Acclaimed record now at risk;Music for the Millennium;Letter

8th May 1998 at 01:00
THE findings of your survey of music in primary schools confirms the suspicions that many of us have concerning the effects of the withdrawal of music, as a specific subject, from the national curriculum.

The impetus given to music education by its inclusion in the statutory orders has gone into reverse: schools give it a lower priority for inclusion in the 25-hour school week, scarce resources are targeted elsewhere, and the internationally acclaimed record of achievements in music are now at risk.

Of course, there will always be the enthusiastic schools, led by imaginative heads and staffed by dedicated and skilled teachers. If "Cool Britannia" wants to develop the creativity of future generations it will be embedded in our statutory rights (and schools' obligation) and not left as a lottery for talent.

John Stephens Director of music education and formerly vice-chairman of the music working group for the national curriculum Trinity College of Music London W1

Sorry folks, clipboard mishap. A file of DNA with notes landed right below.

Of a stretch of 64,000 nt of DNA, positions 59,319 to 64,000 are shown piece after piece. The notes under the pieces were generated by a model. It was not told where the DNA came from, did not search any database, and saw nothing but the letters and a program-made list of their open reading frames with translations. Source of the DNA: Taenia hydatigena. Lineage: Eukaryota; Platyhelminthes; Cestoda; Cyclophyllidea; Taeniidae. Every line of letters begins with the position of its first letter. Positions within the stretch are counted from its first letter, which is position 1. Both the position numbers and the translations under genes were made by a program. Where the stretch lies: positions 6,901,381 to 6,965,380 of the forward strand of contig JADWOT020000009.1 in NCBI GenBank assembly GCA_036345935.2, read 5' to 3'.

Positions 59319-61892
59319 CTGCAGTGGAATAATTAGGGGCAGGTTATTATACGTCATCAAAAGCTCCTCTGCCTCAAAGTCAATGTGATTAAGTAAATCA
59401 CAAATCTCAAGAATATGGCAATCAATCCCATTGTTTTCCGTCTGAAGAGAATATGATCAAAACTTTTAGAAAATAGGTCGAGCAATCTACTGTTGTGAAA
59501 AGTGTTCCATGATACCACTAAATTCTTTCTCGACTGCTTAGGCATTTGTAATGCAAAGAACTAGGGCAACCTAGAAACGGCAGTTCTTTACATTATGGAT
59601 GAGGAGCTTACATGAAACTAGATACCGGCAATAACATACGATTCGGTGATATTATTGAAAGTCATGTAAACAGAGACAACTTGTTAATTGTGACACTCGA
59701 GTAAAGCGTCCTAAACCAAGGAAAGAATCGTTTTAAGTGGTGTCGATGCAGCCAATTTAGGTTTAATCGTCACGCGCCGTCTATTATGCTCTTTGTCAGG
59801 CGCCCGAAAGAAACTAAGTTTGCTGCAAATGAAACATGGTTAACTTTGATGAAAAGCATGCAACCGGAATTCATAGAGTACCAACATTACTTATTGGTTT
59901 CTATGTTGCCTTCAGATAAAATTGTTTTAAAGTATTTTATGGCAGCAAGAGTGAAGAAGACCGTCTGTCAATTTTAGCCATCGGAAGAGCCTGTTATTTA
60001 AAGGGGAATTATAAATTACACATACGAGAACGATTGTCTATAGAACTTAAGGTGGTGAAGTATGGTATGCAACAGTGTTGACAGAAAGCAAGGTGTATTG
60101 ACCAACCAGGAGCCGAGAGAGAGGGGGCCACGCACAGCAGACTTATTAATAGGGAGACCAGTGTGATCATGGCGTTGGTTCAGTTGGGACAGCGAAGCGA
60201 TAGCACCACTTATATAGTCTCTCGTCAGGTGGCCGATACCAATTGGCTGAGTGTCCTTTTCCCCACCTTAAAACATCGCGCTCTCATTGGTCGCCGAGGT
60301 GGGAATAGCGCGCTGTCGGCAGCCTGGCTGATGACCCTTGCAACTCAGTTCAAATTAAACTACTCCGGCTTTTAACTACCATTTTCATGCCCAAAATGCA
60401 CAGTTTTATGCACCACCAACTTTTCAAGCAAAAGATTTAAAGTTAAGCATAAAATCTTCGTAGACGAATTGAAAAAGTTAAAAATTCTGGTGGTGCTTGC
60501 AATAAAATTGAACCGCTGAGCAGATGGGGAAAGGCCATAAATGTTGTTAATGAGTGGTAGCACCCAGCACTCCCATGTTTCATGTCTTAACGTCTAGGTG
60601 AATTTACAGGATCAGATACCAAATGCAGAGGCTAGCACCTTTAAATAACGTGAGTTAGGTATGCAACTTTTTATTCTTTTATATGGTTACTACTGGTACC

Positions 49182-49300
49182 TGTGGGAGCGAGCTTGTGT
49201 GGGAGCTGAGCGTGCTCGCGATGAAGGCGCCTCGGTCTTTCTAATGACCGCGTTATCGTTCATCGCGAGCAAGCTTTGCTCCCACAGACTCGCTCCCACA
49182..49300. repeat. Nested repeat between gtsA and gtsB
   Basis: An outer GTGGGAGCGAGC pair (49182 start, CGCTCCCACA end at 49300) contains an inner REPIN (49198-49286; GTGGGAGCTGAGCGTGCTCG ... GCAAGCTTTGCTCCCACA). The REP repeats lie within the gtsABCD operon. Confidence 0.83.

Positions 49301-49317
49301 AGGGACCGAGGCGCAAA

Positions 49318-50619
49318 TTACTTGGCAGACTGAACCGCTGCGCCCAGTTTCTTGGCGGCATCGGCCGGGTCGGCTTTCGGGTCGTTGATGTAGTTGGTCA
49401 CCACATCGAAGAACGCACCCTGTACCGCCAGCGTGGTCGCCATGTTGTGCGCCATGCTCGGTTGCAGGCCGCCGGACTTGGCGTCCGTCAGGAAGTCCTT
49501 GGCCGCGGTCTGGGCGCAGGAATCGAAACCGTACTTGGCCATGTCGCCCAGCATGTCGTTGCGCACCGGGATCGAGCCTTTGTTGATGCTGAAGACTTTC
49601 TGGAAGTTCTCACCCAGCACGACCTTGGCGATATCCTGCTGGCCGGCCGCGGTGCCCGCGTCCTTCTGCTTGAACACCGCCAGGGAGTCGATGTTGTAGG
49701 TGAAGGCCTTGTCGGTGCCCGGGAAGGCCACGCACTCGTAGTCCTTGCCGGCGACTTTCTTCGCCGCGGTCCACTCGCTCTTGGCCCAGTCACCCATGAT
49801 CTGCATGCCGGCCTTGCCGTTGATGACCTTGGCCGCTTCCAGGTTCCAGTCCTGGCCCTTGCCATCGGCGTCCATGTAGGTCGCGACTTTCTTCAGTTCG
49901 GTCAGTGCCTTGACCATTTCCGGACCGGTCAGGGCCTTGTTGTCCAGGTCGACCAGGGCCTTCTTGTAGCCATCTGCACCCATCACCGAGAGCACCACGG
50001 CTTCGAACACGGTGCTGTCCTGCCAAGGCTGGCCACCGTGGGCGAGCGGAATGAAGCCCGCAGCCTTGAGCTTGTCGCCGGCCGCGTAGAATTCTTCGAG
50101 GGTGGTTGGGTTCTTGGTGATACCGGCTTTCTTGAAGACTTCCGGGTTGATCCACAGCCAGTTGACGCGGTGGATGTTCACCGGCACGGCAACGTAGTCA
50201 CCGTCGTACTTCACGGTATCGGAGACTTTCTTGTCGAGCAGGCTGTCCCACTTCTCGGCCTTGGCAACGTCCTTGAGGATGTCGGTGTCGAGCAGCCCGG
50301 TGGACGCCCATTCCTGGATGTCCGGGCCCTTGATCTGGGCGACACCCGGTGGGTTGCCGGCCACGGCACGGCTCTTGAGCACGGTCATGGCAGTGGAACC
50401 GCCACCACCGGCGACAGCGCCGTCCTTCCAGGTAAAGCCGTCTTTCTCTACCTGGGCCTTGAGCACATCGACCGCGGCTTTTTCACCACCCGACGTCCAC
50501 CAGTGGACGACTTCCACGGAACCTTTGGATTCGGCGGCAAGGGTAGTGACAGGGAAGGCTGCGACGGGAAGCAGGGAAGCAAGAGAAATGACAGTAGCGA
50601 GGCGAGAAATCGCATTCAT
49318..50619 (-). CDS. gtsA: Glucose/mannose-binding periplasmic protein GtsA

Log-in as an existing print or digital subscriber

Forgotten your subscriber ID?


To access this content and the full TES archive, subscribe now.

View subscriber offers


Get TES online and delivered to your door – for less than the price of a coffee

Save 33% off the cover price with this great subscription offer. Every copy delivered to your door by first-class post, plus full access to TES online and the TES app for just £1.90 per week.
Subscribers also enjoy a range of fantastic offers and benefits worth over £270:

  • Discounts off TES Institute courses
  • Access over 200,000 articles in the TES online archive
  • Free Tastecard membership worth £79.99
  • Discounts with Zipcar,, Virgin Wines and other partners
Order your low-cost subscription today